For now, Grass isn’t thinking about a bigger career so much as its members are simply enjoying playing shows, "going to practice, drinking beer, telling dick jokes and having a good time."

"We don’t go into practice like, 'This is how we’re gonna get signed by Epitaph,'" Colussi says. "I think the future of the band is contingent on whether we’re able to play shows and produce music and our ability to continue to write the music we want to write and whether anyone gives a shit."

Like virtually every musician in Boulder, Colussi complains that there is nowhere for a rock band to play that’s bigger than a house party or smaller than the 625-capacity Fox Theatre, especially now that the tiny but vital warehouse the Forge has closed.

"Yeah, there’s nowhere," Colussi laments. "The Forge is gone, but we’re all very much waiting for someone to take their place. That is a huge thing we’re all waiting for, but money doesn’t grow on trees, and renting a warehouse isn’t cheap in Boulder. We feel very strange in Boulder, because we’re practicing in a warehouse making loud, fucking abrasive music, and where do you go with that? There’s absolutely no bridge, no in between the house-party/warehouse scene and the Fox. That’s a huge flaw in Boulder, and has a lot to do with what Boulder is these days."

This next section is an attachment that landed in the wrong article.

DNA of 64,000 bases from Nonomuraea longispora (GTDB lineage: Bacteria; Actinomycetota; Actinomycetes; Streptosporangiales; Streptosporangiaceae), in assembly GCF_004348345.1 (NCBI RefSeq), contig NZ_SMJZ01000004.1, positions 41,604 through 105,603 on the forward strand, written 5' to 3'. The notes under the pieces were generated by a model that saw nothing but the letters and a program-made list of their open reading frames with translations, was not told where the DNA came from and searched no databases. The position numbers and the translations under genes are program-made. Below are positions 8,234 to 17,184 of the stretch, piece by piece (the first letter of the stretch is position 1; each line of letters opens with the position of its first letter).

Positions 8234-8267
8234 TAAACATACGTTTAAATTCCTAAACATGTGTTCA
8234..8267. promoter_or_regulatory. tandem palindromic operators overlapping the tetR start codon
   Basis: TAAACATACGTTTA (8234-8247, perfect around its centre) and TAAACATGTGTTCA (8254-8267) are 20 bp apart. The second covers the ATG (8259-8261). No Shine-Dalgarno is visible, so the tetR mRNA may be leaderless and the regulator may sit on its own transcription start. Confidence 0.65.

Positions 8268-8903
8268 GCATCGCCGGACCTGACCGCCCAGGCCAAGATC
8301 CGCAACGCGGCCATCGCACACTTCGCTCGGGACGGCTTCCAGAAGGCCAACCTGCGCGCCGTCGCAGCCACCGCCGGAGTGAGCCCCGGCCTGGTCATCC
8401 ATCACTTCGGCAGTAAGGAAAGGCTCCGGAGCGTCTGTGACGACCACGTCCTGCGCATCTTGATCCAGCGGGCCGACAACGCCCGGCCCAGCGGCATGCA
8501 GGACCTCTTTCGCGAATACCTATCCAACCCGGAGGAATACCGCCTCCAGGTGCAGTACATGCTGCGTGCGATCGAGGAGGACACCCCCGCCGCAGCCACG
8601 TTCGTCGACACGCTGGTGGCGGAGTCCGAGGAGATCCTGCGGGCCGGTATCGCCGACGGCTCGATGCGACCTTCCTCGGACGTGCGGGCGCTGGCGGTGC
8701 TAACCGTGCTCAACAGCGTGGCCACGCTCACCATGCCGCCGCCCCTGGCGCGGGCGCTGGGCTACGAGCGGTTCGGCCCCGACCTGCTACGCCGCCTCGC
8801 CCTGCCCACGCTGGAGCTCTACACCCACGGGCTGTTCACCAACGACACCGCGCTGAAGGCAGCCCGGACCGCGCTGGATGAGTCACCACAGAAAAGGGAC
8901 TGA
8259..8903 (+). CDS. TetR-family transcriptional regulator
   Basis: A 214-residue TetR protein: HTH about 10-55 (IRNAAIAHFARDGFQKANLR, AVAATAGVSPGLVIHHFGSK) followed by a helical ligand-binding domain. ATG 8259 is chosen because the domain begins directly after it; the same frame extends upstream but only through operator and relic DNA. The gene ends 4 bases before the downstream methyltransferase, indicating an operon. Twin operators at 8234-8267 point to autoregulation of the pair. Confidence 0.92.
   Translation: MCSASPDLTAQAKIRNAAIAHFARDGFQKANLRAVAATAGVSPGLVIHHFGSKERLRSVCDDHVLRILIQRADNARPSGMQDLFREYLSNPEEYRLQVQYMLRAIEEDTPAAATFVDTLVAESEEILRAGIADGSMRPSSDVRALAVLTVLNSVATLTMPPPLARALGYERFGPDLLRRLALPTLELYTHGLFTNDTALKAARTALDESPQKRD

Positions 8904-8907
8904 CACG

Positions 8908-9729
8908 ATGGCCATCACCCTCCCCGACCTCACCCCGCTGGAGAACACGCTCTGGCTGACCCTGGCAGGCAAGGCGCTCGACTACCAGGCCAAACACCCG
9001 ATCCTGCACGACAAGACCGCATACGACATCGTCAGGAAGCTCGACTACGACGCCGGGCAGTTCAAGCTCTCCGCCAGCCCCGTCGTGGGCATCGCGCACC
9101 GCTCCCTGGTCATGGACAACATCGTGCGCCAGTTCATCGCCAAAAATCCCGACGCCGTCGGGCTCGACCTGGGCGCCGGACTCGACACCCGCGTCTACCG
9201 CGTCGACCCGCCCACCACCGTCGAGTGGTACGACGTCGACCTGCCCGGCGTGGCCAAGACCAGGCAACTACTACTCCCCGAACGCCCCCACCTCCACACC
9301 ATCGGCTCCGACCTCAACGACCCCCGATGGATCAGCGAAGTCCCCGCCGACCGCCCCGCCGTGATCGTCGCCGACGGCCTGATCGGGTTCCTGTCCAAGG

Still, Grass, which also includes Dan Malone (24) on bass and Mason Stillman (21) on drums, is very excited and appreciative when it comes to what First Base Tapes has been doing.

"They have been huge for Boulder," says Colussi. "Dan and I have been playing music together for roughly three years at this point, and we felt very isolated prior to meeting those guys. It’s been a real breath of fresh air to know that there are people in Boulder that actually like this type of music."

Even though Grass complains there are no proper small venues for rock bands in Boulder the way there are in Denver with the hi-dive and Larimer Lounge, or even in Fort Collins with Hodi’s, Boulder is stubbornly developing an identity beneath the surface.

"Boulder is quickly becoming a scene, but it definitely wasn’t when we first started," Colussi explains. "It’s hard to make ends meet here, which is why we're playing a lot more in Denver these days. Having almost no venues here that cater to this type of music definitely makes it hard to play shows. Having First Base Tapes show up has been huge in helping make Boulder become a place to see underground rock, but it’s still got a lot of room to grow."

Grass releases Dragwire at its CD-release party this Saturday, November 5, at 4570 Araphoe in Boulder. Music starts at 7:30 p.m., with sets by Continental Breakfast, Xenon Superstar, Stella Igno and Scary Drugs.

KEEP WESTWORD FREE... Since we started Westword, it has been defined as the free, independent voice of Denver, and we'd like to keep it that way. With local media under siege, it's more important than ever for us to rally support behind funding our local journalism. You can help by participating in our "I Support" program, allowing us to keep offering readers access to our incisive coverage of local news, food and culture with no paywalls.
Pittsburgh native Adam Perry is a cyclist, drummer and University of Pittsburgh and Naropa University alum. He lives in Boulder and has written for Westword since 2008.
Contact: Adam Perry